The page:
One of the shirts had a back zipper that I couldn’t manage on my own, so I did what women always do in this situation: I went into the shared fitting room space to seek out another shopper who could zip me up. Without thinking about it, I walked my bald head right out into the breach.

Luckily, there was a woman trying on a dress by the full length mirror, and she was happy to oblige. I complimented her dress and she unzipped me again after I’d had a chance to view myself in the big mirror (horrifying!). She was kind enough not to comment. We then went back to our respective fitting rooms.

A few minutes later, when I’d finished trying things on, I opened my stall door just as she did, and it happened that she was in the stall across from mine. She had on a different dress and asked my opinion. We chatted for a moment about the various pros and cons of each dress. Then, hesitating, she asked if I was in treatment. I said yes. She explained that she had had breast cancer some 20 years ago, and is completely healthy. She looked great: in her 60s, she was fit and beautiful with a long mane of healthy hair. (I notice hair a lot more these days.)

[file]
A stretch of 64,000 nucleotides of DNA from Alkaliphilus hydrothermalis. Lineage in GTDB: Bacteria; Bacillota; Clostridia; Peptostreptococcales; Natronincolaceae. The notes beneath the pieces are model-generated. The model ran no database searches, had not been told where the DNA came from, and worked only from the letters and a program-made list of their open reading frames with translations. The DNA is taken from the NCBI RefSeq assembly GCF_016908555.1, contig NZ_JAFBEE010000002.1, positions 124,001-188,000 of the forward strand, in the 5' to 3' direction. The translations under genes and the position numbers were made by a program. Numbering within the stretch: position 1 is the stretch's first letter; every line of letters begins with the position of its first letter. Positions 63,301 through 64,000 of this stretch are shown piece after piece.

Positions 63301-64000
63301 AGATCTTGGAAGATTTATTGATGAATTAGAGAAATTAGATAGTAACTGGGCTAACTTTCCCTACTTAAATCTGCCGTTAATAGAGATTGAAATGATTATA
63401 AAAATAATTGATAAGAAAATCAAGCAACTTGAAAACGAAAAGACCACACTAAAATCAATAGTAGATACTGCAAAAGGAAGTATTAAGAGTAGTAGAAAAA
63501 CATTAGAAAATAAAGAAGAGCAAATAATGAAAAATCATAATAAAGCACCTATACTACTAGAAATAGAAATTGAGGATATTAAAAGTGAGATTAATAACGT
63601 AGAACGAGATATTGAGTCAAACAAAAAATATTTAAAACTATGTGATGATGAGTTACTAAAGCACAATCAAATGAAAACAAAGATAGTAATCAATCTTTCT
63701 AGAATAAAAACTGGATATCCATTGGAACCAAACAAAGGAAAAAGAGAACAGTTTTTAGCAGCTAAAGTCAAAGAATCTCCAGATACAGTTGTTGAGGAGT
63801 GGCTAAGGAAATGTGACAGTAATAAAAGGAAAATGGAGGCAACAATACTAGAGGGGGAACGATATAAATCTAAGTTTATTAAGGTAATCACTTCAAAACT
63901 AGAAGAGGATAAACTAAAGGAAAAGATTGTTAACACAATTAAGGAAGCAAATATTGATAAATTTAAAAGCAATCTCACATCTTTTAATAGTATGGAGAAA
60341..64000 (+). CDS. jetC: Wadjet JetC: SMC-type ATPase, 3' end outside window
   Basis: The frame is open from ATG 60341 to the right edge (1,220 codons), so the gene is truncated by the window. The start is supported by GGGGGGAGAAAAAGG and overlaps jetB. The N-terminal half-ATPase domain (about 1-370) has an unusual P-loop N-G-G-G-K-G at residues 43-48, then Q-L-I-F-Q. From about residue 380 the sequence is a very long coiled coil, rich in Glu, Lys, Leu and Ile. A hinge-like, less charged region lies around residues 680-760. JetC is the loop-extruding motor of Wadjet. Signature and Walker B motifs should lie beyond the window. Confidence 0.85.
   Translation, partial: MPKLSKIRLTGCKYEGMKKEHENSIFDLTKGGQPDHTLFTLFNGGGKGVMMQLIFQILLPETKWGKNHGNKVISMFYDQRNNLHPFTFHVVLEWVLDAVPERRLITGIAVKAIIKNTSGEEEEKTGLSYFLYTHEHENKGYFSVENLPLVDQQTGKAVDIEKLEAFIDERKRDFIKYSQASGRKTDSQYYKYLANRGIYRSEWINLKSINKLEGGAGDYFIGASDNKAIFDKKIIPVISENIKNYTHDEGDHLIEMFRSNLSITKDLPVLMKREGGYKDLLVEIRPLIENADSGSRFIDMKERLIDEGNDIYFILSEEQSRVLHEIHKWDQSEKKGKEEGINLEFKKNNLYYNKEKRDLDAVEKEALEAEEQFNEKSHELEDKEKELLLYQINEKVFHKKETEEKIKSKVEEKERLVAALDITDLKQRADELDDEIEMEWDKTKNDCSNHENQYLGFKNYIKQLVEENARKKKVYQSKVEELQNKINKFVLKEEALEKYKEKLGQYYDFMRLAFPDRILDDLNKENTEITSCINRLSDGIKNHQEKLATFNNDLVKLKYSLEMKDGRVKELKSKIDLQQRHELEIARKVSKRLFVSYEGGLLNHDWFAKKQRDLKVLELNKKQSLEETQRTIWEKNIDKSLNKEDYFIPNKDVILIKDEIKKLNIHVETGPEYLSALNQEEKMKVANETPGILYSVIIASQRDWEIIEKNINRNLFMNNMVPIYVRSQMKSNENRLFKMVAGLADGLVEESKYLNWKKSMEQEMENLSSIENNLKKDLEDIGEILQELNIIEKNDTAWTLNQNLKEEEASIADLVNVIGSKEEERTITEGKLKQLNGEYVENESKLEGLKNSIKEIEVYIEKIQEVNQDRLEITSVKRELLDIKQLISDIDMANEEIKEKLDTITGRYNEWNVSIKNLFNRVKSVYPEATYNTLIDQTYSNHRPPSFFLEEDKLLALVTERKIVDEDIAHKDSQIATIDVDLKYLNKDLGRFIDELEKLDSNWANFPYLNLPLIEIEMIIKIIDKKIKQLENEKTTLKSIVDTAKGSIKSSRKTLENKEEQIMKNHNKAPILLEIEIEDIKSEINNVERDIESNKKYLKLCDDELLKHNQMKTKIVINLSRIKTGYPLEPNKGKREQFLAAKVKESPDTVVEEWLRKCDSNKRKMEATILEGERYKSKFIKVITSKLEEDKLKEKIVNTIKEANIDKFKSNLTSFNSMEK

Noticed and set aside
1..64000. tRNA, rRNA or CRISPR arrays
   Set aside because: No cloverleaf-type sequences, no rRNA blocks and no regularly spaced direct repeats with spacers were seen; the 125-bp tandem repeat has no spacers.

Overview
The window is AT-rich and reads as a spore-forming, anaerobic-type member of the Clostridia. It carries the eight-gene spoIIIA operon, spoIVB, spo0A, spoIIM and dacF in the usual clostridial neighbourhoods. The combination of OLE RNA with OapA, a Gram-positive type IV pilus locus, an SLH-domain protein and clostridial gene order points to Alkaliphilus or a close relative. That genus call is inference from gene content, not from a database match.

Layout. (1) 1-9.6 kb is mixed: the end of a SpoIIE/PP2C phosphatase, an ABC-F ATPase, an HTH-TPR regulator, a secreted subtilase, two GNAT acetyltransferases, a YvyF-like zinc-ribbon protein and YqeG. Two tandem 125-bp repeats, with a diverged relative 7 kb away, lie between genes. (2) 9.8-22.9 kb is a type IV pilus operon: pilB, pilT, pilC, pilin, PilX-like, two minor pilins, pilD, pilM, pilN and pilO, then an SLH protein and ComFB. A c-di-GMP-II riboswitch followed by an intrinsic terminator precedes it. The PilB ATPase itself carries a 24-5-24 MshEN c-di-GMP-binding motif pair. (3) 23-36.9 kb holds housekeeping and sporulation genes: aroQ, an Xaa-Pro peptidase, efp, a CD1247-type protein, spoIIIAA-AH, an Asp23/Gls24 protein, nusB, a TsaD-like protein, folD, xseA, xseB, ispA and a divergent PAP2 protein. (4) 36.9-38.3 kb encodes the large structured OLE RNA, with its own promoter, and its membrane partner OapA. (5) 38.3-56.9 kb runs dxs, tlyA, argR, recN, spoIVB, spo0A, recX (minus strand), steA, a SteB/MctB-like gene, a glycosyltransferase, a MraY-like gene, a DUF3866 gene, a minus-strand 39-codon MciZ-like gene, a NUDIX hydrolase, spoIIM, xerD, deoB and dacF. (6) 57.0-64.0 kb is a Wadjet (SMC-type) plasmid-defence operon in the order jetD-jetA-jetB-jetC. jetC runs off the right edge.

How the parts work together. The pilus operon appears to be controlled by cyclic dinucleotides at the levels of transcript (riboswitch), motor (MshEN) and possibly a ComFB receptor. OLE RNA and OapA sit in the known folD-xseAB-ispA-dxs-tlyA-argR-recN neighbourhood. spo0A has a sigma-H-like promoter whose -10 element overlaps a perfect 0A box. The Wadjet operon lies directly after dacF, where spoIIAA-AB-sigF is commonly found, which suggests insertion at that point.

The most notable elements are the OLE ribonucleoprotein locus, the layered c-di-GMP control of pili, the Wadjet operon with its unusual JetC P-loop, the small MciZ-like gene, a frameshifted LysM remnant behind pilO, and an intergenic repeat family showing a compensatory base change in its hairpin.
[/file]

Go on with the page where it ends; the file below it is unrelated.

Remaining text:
She then asked, again, very tentatively, if I would like her to pray for me. “I’m on the prayer team at my church,” she explained. I accepted her kind offer. Although I’m not the least bit religious, I will happily receive the love and good thoughts of any person who wishes to share them, via whatever process they choose.

Here came the weird part. She said, “Ok, then come on in to my fitting room.”


She didn’t seem like someone who would try to stab me with a pen knife, so I obliged. Don’t get me wrong, this felt exceedingly odd. But…she seemed completely sincere and strange things can happen when you tell people you have cancer.